“Now, it’s a much more positive term for me. I know a trigger; just like on a gun, when a trigger’s pulled something happens…change happens. Out on the trail, I’m not going out there seeking life-changing experiences for everyone I encounter, but maybe if I can encourage them that day or encourage them to go on the next day, maybe that moment will trigger them into a good habit or good behavior that will lead them further on their journey.”
Hall said the main reason he chose the name was because of the symbolism that name represents as the iconic guitar of Willie Nelson. “It’s got a story of it’s own, it’s got character, it’s got a draw to it,” Hall said.
Nelson’s famous guitar — covered in Sharpie marker, with an extra hole and held together by putty — is known by music fans the world over and has become a larger-than-life symbol of the man and his music.
“If you didn’t know what it was, you’d look at it and go ‘that’s a piece of junk,’” Hall said. “I feel like that’s the same with everyone with their walk in life and my walk in Christ. When I first became a Christian, I thought I didn’t have a use, I thought I was a piece of junk. So [I chose that name] to encourage people to share their stories, to realize they are unique and that they are loved. That’s all part of it.”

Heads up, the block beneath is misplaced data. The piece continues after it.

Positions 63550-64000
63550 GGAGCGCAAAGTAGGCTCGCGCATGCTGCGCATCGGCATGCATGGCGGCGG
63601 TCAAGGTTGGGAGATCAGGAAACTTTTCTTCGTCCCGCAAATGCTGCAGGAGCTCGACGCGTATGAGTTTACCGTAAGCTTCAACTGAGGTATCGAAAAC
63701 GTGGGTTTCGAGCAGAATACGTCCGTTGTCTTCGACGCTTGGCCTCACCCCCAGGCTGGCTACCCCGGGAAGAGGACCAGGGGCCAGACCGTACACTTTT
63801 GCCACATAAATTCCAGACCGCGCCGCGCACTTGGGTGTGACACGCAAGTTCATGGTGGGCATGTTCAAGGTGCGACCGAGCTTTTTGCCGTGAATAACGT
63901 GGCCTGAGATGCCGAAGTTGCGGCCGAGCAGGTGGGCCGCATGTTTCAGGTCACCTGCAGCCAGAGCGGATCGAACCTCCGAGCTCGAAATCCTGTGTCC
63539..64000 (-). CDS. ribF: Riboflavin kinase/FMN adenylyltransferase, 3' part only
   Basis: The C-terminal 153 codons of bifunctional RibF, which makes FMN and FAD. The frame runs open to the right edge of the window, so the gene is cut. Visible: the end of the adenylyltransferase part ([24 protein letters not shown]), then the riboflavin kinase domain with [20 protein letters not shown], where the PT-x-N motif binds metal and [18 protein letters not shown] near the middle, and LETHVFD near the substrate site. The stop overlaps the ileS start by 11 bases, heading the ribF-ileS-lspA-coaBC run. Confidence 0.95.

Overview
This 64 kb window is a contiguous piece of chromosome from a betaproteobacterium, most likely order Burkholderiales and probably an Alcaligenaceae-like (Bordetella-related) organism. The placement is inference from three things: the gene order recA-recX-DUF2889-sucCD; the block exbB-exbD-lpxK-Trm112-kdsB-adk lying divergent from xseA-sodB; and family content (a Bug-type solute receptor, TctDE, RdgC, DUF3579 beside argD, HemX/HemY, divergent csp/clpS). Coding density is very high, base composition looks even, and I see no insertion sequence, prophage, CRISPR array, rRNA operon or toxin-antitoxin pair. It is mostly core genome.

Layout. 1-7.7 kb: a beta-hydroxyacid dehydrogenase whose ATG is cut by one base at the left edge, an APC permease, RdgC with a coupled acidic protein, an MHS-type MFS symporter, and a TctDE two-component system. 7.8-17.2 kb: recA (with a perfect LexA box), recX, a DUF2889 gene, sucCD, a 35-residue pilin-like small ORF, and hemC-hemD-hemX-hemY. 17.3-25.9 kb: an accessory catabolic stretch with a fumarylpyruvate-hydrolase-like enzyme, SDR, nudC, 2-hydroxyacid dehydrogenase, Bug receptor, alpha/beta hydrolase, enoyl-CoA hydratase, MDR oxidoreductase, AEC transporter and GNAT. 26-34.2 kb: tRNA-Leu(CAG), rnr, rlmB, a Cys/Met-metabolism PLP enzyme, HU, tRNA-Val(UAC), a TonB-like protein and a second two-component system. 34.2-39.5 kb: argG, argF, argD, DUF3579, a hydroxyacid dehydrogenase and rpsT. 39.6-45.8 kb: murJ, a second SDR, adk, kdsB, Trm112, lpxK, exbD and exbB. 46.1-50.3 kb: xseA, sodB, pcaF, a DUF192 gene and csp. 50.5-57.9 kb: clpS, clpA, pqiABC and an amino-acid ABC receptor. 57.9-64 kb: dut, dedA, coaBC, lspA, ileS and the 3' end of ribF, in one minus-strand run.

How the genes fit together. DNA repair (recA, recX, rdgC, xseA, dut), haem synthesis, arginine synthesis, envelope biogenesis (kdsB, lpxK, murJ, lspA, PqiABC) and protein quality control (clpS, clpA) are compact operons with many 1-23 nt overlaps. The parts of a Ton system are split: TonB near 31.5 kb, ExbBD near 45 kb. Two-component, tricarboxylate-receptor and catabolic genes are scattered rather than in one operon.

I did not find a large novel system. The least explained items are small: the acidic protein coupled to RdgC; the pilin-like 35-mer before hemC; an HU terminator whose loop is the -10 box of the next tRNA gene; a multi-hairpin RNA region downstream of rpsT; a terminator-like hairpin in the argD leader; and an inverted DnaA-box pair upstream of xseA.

The Ultimate Goal
When asked about his goals for the journey, Hall said he hopes to reach people, spread love and help them dream.
“This really isn’t so much about me going and hiking almost 2,200 miles through the woods or the Methodist Church sending somebody out to do this, it’s really more about us as a church,” Hall said. “We’ve done a bad job at reaching people in our backyards and we’ve somehow got the message confused saying, ‘Hey, y’all come here.’ In actuality, Jesus came to us, so we should be going to those people we want to meet and connect with.”
Hall continued: “I love talking about dreams and hopes. Even when things don’t seem practical, even when things don’t seem logical, it’s something we’re called to do even when it doesn’t make sense.”
Hall related that to the start of the chaplaincy program and how people started serving breakfasts in a church without running water. There may have been hurdles in the way, but those ministers reached out when nobody else was out there connecting to the hikers.